From Owle’s perspective, the decision ultimately came down to the environmental benefits and the job opportunities. Electric buses delivered both.

Thomas Built Buses’ electric type C Jouley school bus engine.
Thomas Built Buses’ electric type C Jouley school bus engine. Photo by Katie Tiger.

Partners & Advocates

The Land of Sky Clean Vehicles CoalitionDuke Energy and Carolina Thomas were key partners throughout the process. Guided by the Land of Sky Clean Vehicles Coalition, the EBCI Air Quality Program and CBC applied for the DEQ grant in December 2019. This funding covered the entire cost of the bus and charger, but did not cover did not cover the make-ready costs, such as the necessary electrical infrastructure between the utility grid interconnection and the chargers.

While this funding gap could have set the project back, CBC’s electric utility, Duke Energy, stepped up and provided infrastructure for the first electric school bus. When EBCI and CBC decided to apply for a Diesel Emissions Reduction Act (DERA) grant from the EPA for four additional electric buses, Duke Energy made the partnership official. The utility agreed to cover a portion of the cost of the four buses and chargers as well as infrastructure for all five buses in exchange for the district’s participation in a vehicle-to-grid (V2G) technology pilot and the rights to the battery at the end of the bus's useful life.

CBC’s 10-year relationship with Carolina Thomas, a dealer of Thomas Built Buses, has been an important part of the effort. Carolina Thomas has been quick to respond to maintenance needs and has provided three levels of electric vehicle training to its satellite dealers. Through this program, CBC completed the first two levels and will complete the third level once it receives the next five buses (see more below). With this training, CBC can now serve as a resource for electric bus knowledge for the wider region.

Implementation Status

The electric school bus pilot is currently made up of two phases totaling six buses (see Table 1). For Phase 1, CBC placed an order for its first electric school bus with Carolina Thomas in September 2021. Due to COVID-19-related supply chain delays, CBC received the bus in March 2022.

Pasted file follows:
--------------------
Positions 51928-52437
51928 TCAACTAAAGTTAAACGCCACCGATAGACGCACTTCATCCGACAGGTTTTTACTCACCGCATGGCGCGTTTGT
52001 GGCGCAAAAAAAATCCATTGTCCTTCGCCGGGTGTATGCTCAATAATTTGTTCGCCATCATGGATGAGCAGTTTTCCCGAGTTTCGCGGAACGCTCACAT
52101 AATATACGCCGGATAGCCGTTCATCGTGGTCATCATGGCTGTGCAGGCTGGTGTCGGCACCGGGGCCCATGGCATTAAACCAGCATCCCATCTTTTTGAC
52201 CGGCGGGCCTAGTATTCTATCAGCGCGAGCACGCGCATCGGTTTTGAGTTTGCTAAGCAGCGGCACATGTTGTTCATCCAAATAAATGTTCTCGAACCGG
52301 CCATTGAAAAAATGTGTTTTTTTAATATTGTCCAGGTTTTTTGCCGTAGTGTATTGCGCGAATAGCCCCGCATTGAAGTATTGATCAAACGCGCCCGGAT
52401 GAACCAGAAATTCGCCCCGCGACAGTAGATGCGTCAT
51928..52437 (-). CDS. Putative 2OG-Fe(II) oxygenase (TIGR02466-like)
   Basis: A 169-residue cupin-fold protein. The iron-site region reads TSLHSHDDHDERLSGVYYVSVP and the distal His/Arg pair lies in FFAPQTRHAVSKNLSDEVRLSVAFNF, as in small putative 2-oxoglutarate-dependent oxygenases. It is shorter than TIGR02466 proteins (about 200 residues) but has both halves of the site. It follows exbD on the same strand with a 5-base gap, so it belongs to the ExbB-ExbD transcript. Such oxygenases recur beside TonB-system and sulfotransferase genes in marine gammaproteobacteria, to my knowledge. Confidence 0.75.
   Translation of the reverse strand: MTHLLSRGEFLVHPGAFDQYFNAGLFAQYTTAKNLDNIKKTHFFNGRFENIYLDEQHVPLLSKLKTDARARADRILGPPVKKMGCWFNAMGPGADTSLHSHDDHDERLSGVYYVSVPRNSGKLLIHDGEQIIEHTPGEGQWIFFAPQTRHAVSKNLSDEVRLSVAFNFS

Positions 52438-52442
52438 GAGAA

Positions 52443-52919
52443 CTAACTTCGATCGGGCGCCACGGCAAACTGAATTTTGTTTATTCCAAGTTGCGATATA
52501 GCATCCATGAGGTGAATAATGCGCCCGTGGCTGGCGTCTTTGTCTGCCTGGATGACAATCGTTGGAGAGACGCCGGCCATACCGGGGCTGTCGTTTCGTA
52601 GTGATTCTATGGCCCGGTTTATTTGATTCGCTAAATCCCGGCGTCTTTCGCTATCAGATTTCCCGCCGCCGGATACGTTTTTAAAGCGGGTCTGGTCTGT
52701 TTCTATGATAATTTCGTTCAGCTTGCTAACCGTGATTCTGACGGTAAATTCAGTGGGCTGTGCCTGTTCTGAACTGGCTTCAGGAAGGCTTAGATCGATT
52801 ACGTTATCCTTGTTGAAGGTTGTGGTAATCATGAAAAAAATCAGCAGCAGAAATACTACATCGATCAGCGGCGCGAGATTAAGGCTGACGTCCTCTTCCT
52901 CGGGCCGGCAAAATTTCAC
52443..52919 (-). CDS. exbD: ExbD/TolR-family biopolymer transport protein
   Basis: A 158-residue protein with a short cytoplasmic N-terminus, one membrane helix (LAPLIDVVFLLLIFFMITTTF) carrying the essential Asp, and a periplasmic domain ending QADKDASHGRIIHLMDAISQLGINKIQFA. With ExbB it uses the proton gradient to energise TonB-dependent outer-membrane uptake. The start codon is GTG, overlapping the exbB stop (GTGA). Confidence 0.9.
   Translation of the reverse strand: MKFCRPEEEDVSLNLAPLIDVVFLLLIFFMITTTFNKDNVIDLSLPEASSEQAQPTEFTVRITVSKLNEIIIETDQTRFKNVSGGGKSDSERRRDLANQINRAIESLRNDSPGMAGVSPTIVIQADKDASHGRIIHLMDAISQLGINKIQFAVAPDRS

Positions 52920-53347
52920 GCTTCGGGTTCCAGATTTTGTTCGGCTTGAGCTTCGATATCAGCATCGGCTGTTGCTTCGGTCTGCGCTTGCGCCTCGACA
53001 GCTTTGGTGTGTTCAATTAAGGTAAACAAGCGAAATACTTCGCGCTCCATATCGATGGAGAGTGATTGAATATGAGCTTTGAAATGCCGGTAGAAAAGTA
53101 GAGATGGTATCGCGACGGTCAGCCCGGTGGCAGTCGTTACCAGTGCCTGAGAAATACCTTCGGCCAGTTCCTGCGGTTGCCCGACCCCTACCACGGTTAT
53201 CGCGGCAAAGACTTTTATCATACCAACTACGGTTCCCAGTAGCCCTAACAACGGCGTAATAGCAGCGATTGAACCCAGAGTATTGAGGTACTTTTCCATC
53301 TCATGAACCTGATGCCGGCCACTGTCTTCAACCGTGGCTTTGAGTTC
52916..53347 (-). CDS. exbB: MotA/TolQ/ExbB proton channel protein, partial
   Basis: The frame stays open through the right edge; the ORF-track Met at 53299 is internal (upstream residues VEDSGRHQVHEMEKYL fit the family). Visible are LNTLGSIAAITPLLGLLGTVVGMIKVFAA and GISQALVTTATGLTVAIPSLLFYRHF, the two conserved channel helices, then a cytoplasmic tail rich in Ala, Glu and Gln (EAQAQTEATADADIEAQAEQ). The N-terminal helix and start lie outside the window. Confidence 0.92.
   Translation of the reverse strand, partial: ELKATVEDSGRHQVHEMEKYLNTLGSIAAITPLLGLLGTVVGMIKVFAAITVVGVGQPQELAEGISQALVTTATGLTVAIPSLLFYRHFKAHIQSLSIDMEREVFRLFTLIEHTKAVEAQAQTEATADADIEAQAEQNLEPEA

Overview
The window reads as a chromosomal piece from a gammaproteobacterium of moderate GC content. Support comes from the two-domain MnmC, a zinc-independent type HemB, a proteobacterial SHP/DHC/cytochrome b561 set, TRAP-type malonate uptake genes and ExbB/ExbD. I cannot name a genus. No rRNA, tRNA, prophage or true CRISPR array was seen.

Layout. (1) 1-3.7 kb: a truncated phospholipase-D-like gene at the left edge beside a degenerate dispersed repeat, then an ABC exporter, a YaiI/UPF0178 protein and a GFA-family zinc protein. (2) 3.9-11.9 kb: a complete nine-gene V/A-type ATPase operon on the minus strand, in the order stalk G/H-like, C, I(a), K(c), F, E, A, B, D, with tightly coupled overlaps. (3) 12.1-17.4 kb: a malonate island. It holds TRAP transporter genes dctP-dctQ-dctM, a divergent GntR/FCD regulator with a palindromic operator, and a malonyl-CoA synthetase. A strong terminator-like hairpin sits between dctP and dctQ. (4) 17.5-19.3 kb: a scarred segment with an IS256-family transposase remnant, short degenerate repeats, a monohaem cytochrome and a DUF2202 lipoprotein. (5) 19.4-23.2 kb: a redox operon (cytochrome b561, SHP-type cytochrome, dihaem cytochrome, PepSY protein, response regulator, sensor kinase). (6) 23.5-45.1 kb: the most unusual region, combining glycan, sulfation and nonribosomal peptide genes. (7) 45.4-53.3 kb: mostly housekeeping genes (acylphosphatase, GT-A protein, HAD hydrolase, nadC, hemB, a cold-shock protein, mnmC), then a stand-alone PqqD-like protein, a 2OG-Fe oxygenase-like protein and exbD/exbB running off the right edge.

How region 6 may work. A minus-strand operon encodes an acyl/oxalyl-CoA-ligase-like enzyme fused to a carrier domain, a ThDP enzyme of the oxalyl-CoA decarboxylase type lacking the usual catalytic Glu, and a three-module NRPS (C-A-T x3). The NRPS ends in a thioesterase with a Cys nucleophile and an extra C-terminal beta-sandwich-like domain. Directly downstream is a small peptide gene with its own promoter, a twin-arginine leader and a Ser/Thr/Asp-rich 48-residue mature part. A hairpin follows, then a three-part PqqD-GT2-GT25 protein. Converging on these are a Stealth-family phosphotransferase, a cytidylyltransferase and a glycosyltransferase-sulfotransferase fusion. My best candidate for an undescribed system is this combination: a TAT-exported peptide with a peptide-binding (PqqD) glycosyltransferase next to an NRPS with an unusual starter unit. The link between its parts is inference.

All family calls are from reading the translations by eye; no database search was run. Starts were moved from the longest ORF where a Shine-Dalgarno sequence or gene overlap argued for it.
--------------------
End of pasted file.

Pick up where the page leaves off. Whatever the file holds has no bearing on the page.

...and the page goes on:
For Phase 2, CBC is working closely with Duke Energy by participating in the utility’s Vehicle-To-Grid (V2G) technology demonstration and study, which will demonstrate the ability of the bus to dispatch energy to the grid when needed. Five electric school buses will be delivered in winter 2022, and CBC’s depot upgrades currently underway would support a total of 15 electric school buses.

For Phase 3, CBC plans to apply for 14 electric school buses through EPA’s Clean School Bus Program, aiming for electrification of all 20 route buses.

Table 1. Eastern Band of Cherokee Indians Electric School Bus Pilot — Summary
  Phase 1 Phase 2


Bus delivered March 2022 


Buses expected winter 2022 

Number of buses 1 4 1
Type of bus  Thomas Built Buses
Type C
Thomas Built Buses
Type C
Thomas Built Buses
Type C

Bus: $360,000

DC Fast Charger: $40,000

Bus: $341,957

DC Fast Charger: $89,930 (price difference due to V2G capabilities)

Bus + DC Fast Charger + Installation Costs: $545,460
Funding secured NC DEQ Volkswagen Funding: $402,810

EPA DERA Grant: $502,000

Duke Energy: $860,000 ($215,000 for each bus + charger); covers infrastructure (including needs from Phase 1)

Cost share EBCI was responsible for infrastructure beyond the charger itself (later covered by Duke Energy’s support in Phase 2)

EBCI: $297,000

CBC: $60,000

CBC covered the full price of the bus